In a heartbreaker, the men’s team came even closer to the championship title during the indoor Heptagonals. By just one point, they narrowly lost with 163 points to Princeton’s 164. Sophomore Kenneth Ikeji was named men’s Most Outstanding Track Performer.
At the conclusion of the championships, 27 Athletes earned All-Ivy Status. Sarestky was also named the Ivy League Women’s Indoor Track and Field Coach of the Year. Harvard also sent six athletes — who had all obtained a top sixteen spot in their event — to the indoor NCAAs.
“I think it’s a credit to our student athletes and our coaching staff, for the hard work and dedication they put in,” said Sarestky about the recognition that the program has gotten from both the league, as well as USTFCCA. “We try to really emphasize enjoying the journey, and it’s more about the process. It is really nice to see that extra recognition and to have that recognition coming from those two groups is really rewarding.”
Heading into the outdoor championship season, the team was looking to carry on their legacy of success, and they managed to do just that.
The women’s team completed their triple crown, winning the Outdoor Ivy League Heptagonal Championships with 193 points, 33 more than second place Princeton. Ramsden was again recognized as the Women’s Most Outstanding Track Performer for her 1500 m and 5000 m wins.
The men’s team finally came victorious, winning the Outdoor Championships by 66 points. Their win marks their eleventh outdoor title. Ikeji was also recognized as the men’s Most Outstanding Field Performer. The men’s team had also bumped up to 22 in the NCAA top 25 rankings after their Ivy League win.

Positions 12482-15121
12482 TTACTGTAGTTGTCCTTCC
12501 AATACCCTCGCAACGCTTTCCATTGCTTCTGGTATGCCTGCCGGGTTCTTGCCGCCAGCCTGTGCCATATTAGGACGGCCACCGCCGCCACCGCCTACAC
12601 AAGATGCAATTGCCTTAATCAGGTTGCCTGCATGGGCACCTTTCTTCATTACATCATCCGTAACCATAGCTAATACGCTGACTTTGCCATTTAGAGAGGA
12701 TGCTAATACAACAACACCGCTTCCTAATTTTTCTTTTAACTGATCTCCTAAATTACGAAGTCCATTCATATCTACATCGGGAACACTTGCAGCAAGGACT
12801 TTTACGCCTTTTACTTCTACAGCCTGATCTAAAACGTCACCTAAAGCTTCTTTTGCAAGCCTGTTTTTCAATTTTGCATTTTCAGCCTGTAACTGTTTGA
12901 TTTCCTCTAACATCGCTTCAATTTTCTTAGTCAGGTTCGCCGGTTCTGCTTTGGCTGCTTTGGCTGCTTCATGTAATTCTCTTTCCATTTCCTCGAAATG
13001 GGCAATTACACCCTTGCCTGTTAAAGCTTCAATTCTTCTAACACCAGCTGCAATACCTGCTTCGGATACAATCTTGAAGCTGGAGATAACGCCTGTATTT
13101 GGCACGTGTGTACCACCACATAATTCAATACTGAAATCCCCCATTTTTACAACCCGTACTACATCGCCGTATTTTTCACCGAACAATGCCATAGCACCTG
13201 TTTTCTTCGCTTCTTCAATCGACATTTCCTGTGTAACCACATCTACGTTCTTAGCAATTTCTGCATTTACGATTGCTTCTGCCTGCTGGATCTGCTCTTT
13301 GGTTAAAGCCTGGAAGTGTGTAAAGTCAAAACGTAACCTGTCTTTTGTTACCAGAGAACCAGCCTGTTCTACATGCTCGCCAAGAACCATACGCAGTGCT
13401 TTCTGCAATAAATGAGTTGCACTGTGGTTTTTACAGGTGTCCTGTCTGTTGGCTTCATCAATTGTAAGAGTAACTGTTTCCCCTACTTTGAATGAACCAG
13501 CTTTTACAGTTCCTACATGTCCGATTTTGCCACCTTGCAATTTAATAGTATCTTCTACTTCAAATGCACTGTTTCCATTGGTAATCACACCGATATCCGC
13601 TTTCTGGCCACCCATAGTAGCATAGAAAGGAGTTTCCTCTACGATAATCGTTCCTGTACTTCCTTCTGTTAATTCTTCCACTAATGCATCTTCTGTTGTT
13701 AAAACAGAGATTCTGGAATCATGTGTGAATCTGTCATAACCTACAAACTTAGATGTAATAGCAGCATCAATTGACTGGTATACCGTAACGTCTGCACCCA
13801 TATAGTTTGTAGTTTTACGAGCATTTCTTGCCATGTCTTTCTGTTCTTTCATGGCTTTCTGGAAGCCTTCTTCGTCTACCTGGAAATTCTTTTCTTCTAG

At the conclusion of the meet, Harvard had 32 athletes named All-Ivy, and Coach Sarestky was recognized as the Ivy League Men’s and Women’s Coach of the Year.
“There’s so many, it’s hard to pinpoint just a few,” said Sarestky about his proudest moments and accomplishments of the team. “Starting on the women’s side, to be able to complete the triple crown is such an amazing achievement.”
“Every Ivy League school is gunning for those championships each and every time, every school is filled with really talented, hardworking student athletes, and they’re all well coached,” he continued. “The end result is on the day. It’s a real testament to our women’s team. We were one point shy of [the championship] last year. This team operated with the idea of trying to be the best version of themselves, each and every day, and trying to get better.”
“On the men’s side, coming so close in cross country — and even closer on the track indoors — to finally sort of breakthrough, and in a record setting way for Harvard was really wonderful,” Sarestky continued. “Forty years is a long stretch, so we’re really happy and proud of our student athletes.” =
The Harvard track and field men’s and women’s team has maintained a number one Northeast Regional Ranking throughout the course of the outdoor season. The team is currently gearing up for its next target: the NCAAs.
“First and foremost, we don’t feel like our season is done,” Sarestky made clear. “Our attention is now squarely on the NCAAs, and we’ve got a large contingent that will be representing Harvard at the NCAA first round, and we’re trying to advance as many athletes as we can to the NCAA final round.”
“It’s something we try to continue to emphasize, being present, and being in the moment,” he said. “I’m fairly sure we’re gonna have a record number of Harvard track and field student-athletes at NCAA first round, so that’s what I’m most excited about and focused on.”
— Staff writer Nadia A. Fairfax can be reached at firstname.lastname@example.org.